MELBOURNE, AUSTRALIA - MAY 07: Cyril Rioli (left) and Isaac Smith of the Hawks celebrate during the 2017 AFL round 07 match between the Melbourne Demons and the Hawthorn Hawks at the Melbourne Cricket Ground on May 07, 2017 in Melbourne, Australia. (Photo by Michael Willson/AFL Media/Getty Images)

AFL Players Association CEO Paul Marsh believes the pressures and expectations that professional footballers face has never been as high as it is today. 

From mental health troubles to simply coping with the everyday demands that come with being a professional athlete, Marsh says there are greater issues beginning to surface, with the AFLPA is constantly looking ways to help players adjust to changing conditions. 

I think in many respects it is, but it is also more rewarding,” he told SEN’s Time On, when asked if it is the hardest time to be a player.

“We are not asking for sympathy or pity for the players, but there is no doubt there is more pressure on the players because the stakes are higher.

“As an industry, we have to adapt to that and our focus is very strongly on how do we support the individuals?

“The players are the game in many respects because they’re the people we come to watch.”

Isaac Smith agreed with Marsh’s comments, but the Hawks star added adjusting to the changes comes with time.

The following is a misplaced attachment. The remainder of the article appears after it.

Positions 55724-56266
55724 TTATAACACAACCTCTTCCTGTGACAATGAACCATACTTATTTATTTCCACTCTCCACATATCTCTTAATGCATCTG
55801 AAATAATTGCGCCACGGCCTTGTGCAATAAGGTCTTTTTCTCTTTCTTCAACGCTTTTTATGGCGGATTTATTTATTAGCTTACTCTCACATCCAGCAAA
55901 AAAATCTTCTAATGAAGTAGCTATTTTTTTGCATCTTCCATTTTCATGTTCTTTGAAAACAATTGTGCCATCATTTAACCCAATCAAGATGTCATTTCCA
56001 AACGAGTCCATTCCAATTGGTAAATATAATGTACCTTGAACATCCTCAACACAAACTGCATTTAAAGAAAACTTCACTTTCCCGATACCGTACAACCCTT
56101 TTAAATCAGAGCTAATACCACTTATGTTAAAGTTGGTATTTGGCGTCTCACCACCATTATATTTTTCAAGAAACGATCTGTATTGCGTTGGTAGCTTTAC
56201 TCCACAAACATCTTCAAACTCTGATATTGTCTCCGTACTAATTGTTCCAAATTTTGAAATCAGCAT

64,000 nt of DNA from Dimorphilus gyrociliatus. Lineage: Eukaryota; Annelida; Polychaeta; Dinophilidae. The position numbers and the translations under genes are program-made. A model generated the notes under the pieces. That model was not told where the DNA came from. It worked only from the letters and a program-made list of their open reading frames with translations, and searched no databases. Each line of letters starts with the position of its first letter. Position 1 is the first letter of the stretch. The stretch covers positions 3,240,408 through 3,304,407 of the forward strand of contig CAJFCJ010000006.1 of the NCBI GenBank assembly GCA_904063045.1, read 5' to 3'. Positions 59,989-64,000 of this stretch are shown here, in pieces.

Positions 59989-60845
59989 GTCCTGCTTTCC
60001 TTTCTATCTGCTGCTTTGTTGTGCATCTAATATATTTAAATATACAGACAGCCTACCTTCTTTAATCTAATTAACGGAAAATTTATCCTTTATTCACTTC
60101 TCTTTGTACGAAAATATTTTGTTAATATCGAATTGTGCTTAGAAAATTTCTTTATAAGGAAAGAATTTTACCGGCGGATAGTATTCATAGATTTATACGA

Smith, now in his eighth year of professional football, has already well-outlasted the majority of those that come into the system, and commented on the changing mindsets a player can have throughout the different stages of their career. 

“I think the pressure is always there,” he said.

“The more serious and professional it gets the more staff clubs put on, the more money it generates and the more people that watch it on TV, the more pressure evolves.

“As you mature being in the industry year on year, you learn how to be human more towards the end of your career.

“You can get fooled into living an unusual life as a sportsperson, you become very self indulgent.

“As you get older, you learn when it is time to worry about yourself and everything in your life.

“A lot of coaches probably still get stuck with that juggling act.”